a deconstruction of us.

walk me back

to the beginning of us.

from — a deconstruction of us.

© Liezel Graham 2019.

Photograph by Rahul.

This is a line from an as yet, unpublished poem.

I have left it as is — no further explanation as to the ‘why’, but there is of course, an invitation to the reader to finish that sentence in their head and in their heart.

Love is always a daring journey — a risk that requires vulnerability, courage and the willingness to be hurt.

Love deeply.

Love extravagantly.

liezel

do you know what my freedom tastes like?

i go to the store for essentails,

eggs,

bread,

and bags

to line the kitcen bin with.

but in the fruit aisle i am seduced by mangoes from a hot country,

and i fall in love

right there.

i touch,

i pick up,

and i smell

the ripeness of the red skin

and

everything that lies beneath.

i have never liked mangoes,

a woman says to me.

they are too messy,

and the juice

stains.

i nod quietly at her truth, but

i also go home to my kitchen where nothing makes sense anymore

since a lifetime ago.

and here, in the afternoon light,

i peel and i slice,

and i cut away,

until

the flesh blooms ripe orange

in my hungry hands,

like the sun,

or truth.

and i eat the fragrant offering,

the juice running down my

chin and onto my shirt.

and i think to myself,

this will leave a mark that cannot ever be removed.

and it tastes like freedom,

and like all the more

that i have been

searching for,

for so long

now.

— do you know what my freedom tastes like?

© Liezel Graham 2019.

Photograph by Ruth Currie.

the lies we tell ourselves.

a few nights ago, whilst paging through a magazine, i read a letter

by ‘struggling to trust’, penned in desperation to an agony aunt column, and

she writes—this woman with an ancient question burning in her bones—that she had known a man for a long time, since they were not much more than children, and how she had planted love at his feet, in wild faith, as we women sometimes do, but

how he did not notice the fragrance of the flowers that bloomed around her when he was near, but still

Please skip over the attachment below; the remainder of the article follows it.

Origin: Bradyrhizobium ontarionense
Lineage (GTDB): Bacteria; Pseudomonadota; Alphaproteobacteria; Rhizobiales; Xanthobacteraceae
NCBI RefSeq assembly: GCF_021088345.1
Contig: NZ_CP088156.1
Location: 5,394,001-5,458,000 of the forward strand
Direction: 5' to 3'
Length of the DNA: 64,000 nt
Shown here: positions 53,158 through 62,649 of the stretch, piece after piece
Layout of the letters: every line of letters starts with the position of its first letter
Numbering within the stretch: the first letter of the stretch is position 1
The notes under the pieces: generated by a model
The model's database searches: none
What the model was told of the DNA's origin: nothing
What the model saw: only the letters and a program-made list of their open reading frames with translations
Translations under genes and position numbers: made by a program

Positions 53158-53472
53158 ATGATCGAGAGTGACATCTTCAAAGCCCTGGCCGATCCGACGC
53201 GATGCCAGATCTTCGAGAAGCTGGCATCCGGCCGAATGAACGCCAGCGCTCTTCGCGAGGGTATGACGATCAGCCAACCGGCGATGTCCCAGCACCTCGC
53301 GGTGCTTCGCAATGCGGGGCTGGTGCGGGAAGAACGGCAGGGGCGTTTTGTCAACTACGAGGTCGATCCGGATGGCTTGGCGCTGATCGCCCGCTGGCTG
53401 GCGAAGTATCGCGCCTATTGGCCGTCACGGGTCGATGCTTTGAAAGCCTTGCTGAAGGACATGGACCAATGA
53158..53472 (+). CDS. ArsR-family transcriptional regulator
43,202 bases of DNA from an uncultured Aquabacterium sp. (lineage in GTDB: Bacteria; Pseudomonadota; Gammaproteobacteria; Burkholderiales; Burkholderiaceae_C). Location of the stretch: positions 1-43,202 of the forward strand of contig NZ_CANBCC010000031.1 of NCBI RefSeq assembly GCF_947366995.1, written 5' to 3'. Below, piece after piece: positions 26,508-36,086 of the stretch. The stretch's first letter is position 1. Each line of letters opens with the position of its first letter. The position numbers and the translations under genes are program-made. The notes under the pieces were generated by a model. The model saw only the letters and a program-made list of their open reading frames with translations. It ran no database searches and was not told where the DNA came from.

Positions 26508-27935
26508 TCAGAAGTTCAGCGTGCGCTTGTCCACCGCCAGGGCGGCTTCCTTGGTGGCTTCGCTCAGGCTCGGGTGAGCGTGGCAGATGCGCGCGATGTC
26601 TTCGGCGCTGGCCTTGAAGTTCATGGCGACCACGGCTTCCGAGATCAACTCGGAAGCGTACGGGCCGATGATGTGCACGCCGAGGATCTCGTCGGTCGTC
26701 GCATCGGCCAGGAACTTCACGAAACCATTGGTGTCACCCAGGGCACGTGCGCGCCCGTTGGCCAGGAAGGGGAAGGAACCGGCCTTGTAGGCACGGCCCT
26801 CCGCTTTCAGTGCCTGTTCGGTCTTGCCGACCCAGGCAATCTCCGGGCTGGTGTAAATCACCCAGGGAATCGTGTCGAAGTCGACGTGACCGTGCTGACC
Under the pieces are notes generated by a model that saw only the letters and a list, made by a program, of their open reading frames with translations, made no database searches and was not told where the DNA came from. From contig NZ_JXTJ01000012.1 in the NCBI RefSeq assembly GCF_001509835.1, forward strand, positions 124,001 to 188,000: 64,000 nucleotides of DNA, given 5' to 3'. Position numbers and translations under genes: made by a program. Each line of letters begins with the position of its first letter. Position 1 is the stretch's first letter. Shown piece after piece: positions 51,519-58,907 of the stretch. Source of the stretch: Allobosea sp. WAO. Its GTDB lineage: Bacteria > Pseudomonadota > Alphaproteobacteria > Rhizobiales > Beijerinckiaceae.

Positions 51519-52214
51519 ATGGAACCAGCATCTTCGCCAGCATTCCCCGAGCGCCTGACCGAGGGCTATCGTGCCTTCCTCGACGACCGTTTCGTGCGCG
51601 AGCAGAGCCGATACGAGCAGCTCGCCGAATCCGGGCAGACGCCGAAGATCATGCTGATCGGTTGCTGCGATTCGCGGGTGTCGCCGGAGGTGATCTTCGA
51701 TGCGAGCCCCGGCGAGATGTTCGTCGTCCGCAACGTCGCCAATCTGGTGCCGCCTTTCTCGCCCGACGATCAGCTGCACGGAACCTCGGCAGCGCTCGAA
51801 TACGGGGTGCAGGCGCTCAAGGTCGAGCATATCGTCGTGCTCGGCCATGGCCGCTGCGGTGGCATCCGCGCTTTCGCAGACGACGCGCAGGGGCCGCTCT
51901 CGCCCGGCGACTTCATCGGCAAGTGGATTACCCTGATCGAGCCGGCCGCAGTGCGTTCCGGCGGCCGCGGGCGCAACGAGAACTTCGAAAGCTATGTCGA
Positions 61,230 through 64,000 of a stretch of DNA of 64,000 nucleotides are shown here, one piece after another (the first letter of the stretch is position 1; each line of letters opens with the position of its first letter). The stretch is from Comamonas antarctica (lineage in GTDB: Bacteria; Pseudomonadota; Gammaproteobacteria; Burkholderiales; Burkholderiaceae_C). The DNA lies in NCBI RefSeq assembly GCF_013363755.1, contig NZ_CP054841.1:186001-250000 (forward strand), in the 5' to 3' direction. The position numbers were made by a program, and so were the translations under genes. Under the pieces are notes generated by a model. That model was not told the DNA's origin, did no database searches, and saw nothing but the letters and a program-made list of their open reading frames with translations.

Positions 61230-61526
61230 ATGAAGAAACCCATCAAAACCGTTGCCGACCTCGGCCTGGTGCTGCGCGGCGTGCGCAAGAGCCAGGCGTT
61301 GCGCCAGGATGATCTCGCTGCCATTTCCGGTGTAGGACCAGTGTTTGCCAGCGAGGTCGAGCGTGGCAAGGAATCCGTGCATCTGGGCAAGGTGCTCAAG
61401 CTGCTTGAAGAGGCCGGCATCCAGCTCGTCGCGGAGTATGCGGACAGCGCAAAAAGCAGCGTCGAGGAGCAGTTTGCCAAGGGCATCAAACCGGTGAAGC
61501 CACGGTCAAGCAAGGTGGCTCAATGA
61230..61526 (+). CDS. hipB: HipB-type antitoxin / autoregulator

she hoped.

for more. for him. for love.

and how they had lost sight of each other over the years, but love is a thing that does not easily die, even if it is only watered by one pair of hands,

and how there came a night where they were in the same place, geographically at least, and how he poured hot words all over her naked skin, and how she gave him her heart in her hands, and

she tells of his kiss, and his mouth and how it lingered on her limbs, and over the softest parts of her, and how he found the secret scar that runs across the half-moon of her right breast,

and she had once fought the darkness, and won, but

he did not know this, and

how his fingers had traced the full length of it, and how his mouth had moved over its landscape, on his conquering path, and how he did not stop to look into her eyes with ‘when’ and ‘how’ and ‘why’ on his lips, and

don’t scars in secret places whisper, there is more here and i am showing you everything that i have hidden from the world, and please look into my eyes and see what i am giving you, and

how the next morning he took all his words with him, and how they didn’t seem to shine as much in the light.

and what she really needed to know was how could she change so that she could be enough for him, and did this mean that he never really loved her?

and the reply came:

tell me…what do you think?

— the lies we tell ourselves.

© Liezel Graham 2019.

Photograph by Jaymantri.

absolution.

at least now

i can give you this.

that you are not responsible

for the landscape

of us.

i planted.

you ripped it all out.

without knowing,

i suppose.

you watered.

i let the hot sun fall.

on purpose,

i suppose.

at least now,

i can give you this.

— absolution.

© Liezel Graham 2019.

a reflection on how sometimes, we apportion blame unfairly onto the shoulders of another,

when relationships are planted and watered by two pairs of hands.

Photograph by Zachary de Bottis.